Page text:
Shares of Micron Technology (MU - Get Report) were up over 9% Thursday after the company beat revenue and profit expectations for its fiscal second-quarter report on Wednesday evening. The nice surprise should lead to a revaluation of several other semiconductor names.
The initial response, indeed, was broad-based on Thursday, as shares of bellwether stocks such as Intel (INTC - Get Report) and Texas Instruments (TXN - Get Report) and Applied Materials (AMAT - Get Report) all rose. Some of the hotter stocks in semis, such as Nvidia (NVDA - Get Report) and Advanced Micro Devices (AMD - Get Report) , reported even sharper gains on Thursday. And equipment maker Lam Research (LRCX - Get Report) , which benefits from sales of tools to make memory chips, notched an almost 5% gain on Thursday.
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Encouraging words from Micron management should convince investors the worst is soon to be over in chip-land.
Although the forecast from the company for the current quarter is below consensus, CFO David Zinsner said shipments of its DRAM memory chips should resume their quarter-to-quarter growth this quarter, while NAND flash memory chip shipments should pick up in the subsequent quarter. In other words, the back half of this calendar year is when things will be back to the races for Micron, and the stock's jump reflects that.
The fact is, Micron and its peers are still trading at multiples that reflect a prolonged downturn that doesn't appear to be in the cards.
Consider that the average future price-to-earnings multiples for Intel, TI, Applied, Lam, and three other great chip names -- Qualcomm (QCOM - Get Report) , Maxim Integrated Products (MXIM - Get Report) and Cypress Semiconductor (CY - Get Report) -- is just 14.5 times. That's a steal of a deal in a tech landscape dominated by multiples like Microsoft's (MSFT - Get Report) 23.8 times forward earnings, or the sky-high multiples of software names such as Veeva Systems (VEEV - Get Report) , trading at 57 times, or The Trade Desk (TTD - Get Report) , trading at 63 times.
These mainstay semi names are also cheaper than the ultra-hot chip stocks mentioned above, Nvidia and AMD, which both fetch 28 times forward earnings. And they're also cheaper than the 15.3 average forward multiple of the S&P 500.
Nvidia and AMD both have higher growth rates than the others, but Intel and TI are income names, generating decent growth and paying out most of their cash flow in the form of dividends and stock repurchases.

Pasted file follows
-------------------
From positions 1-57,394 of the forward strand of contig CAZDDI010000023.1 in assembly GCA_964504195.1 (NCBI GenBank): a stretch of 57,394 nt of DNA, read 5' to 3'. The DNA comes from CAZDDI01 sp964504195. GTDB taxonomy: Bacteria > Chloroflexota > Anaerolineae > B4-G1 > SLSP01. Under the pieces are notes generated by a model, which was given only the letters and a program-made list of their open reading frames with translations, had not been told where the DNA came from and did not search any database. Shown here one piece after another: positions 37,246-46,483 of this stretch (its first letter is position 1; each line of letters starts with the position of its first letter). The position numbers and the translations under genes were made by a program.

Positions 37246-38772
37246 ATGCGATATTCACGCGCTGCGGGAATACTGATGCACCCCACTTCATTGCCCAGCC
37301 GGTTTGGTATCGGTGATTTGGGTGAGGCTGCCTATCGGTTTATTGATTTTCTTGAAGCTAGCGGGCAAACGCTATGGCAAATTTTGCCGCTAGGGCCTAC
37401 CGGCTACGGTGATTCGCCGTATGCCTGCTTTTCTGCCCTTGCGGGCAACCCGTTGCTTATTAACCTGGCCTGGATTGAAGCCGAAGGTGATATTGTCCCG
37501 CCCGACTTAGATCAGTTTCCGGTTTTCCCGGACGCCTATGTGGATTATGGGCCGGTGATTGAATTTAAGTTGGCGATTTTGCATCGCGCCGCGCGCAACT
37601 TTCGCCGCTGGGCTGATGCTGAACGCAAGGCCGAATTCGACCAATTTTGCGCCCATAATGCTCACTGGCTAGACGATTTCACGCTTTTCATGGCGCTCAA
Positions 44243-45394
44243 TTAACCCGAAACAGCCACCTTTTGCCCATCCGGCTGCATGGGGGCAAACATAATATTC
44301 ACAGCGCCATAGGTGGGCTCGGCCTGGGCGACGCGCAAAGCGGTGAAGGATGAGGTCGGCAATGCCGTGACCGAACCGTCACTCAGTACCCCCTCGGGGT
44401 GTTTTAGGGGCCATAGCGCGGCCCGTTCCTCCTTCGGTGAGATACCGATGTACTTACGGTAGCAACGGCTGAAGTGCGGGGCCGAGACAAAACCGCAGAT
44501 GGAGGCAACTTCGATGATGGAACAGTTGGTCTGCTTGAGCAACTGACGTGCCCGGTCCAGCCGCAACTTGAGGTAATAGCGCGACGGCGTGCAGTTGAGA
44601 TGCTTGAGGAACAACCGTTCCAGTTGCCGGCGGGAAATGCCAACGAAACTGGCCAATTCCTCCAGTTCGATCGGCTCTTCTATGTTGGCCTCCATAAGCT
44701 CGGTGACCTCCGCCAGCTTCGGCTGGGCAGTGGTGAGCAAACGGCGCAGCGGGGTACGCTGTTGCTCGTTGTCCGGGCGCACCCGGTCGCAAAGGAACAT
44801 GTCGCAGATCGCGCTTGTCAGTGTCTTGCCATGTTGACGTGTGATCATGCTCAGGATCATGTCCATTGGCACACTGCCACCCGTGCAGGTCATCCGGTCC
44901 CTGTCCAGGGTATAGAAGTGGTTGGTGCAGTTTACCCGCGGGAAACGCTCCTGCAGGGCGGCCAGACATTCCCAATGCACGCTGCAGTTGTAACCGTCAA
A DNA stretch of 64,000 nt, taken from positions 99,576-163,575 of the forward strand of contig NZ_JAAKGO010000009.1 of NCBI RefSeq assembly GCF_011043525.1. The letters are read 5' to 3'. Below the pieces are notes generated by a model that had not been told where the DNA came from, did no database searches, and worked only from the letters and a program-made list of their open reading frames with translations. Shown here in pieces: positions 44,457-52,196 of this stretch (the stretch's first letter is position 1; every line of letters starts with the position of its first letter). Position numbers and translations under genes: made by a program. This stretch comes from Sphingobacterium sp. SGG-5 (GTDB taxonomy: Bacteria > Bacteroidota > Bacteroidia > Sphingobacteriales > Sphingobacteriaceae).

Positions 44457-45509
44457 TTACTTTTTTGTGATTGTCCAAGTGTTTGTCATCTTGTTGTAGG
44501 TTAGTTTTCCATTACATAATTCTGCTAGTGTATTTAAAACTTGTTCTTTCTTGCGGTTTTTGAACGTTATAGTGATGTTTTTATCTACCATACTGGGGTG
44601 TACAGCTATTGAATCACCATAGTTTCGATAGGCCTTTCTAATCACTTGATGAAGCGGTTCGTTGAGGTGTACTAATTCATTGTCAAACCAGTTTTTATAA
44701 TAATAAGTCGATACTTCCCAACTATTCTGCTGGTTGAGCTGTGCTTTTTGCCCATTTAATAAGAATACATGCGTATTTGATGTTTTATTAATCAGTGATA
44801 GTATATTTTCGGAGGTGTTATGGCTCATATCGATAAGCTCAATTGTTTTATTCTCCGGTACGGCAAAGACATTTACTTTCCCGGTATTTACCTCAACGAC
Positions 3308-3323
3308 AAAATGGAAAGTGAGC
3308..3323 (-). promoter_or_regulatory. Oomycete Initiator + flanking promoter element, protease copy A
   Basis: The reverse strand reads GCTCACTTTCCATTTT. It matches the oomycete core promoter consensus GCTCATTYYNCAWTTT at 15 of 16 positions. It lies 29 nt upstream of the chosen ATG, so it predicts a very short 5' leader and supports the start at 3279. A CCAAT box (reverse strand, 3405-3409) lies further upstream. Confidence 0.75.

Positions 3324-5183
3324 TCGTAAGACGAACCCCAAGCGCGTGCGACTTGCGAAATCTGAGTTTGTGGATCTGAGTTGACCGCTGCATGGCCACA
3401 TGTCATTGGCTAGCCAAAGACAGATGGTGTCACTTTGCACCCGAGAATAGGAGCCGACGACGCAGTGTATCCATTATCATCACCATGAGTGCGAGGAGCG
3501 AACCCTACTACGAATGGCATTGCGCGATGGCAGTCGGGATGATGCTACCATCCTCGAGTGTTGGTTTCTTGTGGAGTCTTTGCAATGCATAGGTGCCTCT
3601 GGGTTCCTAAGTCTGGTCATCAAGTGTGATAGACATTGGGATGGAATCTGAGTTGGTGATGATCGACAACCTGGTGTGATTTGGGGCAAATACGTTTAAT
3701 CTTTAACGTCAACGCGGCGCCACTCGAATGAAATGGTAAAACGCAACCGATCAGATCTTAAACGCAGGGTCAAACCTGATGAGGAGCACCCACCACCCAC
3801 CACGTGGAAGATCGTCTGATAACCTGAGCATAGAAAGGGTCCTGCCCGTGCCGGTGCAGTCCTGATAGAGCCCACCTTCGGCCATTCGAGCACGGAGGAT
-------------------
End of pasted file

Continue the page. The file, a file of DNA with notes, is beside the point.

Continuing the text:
Meantime, Micron trades at a pitiful ten times its forward earnings for next fiscal year. Micron always fetches a lower multiple, in good times and bad, reflecting the commodity nature of the chip markets that it plays in.
That said, the company is making a sincere effort to sell products that are less of a commodity. CEO Sanjy Mehrotra noted on Wednesday evening's call with analysts that two-thirds of the NAND flash chips the company ships are now of the "high-value" variety, meaning that they're more complex, perform at a higher level and command higher margins. That's up from 55% in the first half of last year. (More detail on Micron's results can be found in its earnings release, and in its investor presentation.)
TheStreet's Bret Kenwell made a nice technical argument on Thursday for Micron's stock, but you can also focus on the simple fact that its stock is just real cheap.
Ten times forward earnings actually reflects estimates that are still relatively depressed for the company's earnings. That suggests that if CFO Zinsner is right, estimates have to go higher to close that earnings multiple to something more closely resembling the six or seven times earnings the stock historically carries.
All the sources of demand that have been identified in recent years by Micron and peers clearly remain in play. Data centers continue to be built to the sky by customers such as Alphabet's Google (GOOGL - Get Report) and Amazon's (AMZN - Get Report) AWS, simply because more data from the world needs to be analyzed in machine learning systems. And more and more of that data is gathered by sensors embedded in products in the real world, which themselves carry embedded microprocessors, analog chips and memory to do local data collection and processing.
And all that will continue to require tools from Lam and Applied, which each have a lock on their respective areas of excellence.
What hit Micron's stock in 2018, and that of many of its peers, was the sudden build-up of supply in its industry. Chips are still driven by supply, more than demand, something the bulls on Micron didn't want to accept a year ago. Having taken the blows from that glut, Micron and others can look forward to a tightening of supply, which will allow those sources of demand mentioned above to take the spotlight once again.
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